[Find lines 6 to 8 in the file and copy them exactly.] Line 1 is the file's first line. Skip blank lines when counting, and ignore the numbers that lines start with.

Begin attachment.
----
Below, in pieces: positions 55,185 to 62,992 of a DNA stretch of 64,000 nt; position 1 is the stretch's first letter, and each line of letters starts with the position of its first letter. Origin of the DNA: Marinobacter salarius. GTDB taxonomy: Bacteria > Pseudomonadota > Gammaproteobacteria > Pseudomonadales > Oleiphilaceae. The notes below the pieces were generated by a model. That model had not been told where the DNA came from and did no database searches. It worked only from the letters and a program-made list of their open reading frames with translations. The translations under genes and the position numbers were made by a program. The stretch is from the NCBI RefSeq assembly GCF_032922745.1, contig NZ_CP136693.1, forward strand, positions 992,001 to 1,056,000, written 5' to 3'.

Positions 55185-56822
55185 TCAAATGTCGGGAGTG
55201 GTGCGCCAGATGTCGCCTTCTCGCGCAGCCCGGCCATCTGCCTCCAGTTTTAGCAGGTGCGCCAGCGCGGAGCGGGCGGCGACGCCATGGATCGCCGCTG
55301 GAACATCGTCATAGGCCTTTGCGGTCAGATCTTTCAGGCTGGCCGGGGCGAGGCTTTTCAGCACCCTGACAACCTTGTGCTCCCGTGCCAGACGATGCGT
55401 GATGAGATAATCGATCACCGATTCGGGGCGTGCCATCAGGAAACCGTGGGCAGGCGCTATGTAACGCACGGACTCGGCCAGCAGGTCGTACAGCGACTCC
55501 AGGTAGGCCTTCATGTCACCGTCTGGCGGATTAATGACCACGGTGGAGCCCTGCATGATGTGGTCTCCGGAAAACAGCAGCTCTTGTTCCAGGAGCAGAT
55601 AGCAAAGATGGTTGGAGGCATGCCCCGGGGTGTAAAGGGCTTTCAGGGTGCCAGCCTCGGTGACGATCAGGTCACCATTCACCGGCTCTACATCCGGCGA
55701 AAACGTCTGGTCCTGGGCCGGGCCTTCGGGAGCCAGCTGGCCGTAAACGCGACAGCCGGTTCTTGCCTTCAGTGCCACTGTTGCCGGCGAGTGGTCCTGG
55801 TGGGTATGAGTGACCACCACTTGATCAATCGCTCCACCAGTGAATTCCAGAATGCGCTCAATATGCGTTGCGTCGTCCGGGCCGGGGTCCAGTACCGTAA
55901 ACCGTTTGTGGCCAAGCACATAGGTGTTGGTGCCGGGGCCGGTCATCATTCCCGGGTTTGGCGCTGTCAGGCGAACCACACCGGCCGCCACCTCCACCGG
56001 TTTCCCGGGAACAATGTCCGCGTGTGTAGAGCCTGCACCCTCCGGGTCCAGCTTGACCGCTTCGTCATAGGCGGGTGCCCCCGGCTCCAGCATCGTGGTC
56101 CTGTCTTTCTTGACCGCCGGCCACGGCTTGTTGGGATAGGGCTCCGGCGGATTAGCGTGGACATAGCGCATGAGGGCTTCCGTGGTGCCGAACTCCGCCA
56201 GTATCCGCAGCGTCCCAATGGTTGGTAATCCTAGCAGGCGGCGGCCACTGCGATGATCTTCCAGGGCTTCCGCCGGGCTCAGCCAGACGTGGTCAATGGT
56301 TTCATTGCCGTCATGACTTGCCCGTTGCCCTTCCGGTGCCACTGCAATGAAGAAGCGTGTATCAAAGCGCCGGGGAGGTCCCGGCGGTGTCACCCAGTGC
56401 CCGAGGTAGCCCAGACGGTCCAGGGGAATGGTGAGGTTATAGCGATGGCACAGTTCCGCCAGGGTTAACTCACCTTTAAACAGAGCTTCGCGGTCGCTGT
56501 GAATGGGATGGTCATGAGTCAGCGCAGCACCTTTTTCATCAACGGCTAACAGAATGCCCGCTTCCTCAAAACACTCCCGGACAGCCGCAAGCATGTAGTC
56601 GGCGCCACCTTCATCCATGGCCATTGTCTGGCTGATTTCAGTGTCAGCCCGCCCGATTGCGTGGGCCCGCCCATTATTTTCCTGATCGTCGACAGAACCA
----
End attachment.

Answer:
55401 GATGAGATAATCGATCACCGATTCGGGGCGTGCCATCAGGAAACCGTGGGCAGGCGCTATGTAACGCACGGACTCGGCCAGCAGGTCGTACAGCGACTCC
55501 AGGTAGGCCTTCATGTCACCGTCTGGCGGATTAATGACCACGGTGGAGCCCTGCATGATGTGGTCTCCGGAAAACAGCAGCTCTTGTTCCAGGAGCAGAT
55601 AGCAAAGATGGTTGGAGGCATGCCCCGGGGTGTAAAGGGCTTTCAGGGTGCCAGCCTCGGTGACGATCAGGTCACCATTCACCGGCTCTACATCCGGCGA